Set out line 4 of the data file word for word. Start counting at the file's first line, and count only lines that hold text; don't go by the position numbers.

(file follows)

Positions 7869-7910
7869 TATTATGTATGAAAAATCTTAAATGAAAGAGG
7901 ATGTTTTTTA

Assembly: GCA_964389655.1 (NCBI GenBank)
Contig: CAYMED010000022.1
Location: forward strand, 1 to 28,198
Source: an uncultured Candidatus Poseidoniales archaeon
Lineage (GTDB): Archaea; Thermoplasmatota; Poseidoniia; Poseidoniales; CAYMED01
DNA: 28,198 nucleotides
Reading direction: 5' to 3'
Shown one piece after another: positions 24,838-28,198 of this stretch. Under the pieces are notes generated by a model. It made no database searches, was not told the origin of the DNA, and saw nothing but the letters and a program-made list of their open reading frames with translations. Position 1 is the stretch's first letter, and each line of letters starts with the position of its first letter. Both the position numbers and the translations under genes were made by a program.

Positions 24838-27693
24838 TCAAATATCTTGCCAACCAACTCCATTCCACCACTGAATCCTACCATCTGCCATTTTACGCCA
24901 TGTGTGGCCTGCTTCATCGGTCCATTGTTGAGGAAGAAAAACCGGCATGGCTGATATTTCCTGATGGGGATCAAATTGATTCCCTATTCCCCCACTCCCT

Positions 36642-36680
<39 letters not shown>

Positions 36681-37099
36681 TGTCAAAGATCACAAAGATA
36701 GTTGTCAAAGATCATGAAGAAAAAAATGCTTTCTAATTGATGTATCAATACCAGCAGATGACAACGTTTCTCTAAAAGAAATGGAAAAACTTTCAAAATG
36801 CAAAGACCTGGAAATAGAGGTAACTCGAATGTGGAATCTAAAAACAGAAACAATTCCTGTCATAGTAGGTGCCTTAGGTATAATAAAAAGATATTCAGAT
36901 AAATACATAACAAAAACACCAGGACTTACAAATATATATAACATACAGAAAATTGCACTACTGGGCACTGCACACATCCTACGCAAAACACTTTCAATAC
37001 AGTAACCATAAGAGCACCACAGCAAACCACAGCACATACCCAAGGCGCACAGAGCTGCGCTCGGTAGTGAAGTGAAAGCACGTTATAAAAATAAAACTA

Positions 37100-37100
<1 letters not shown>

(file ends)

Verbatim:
Assembly: GCA_964389655.1 (NCBI GenBank)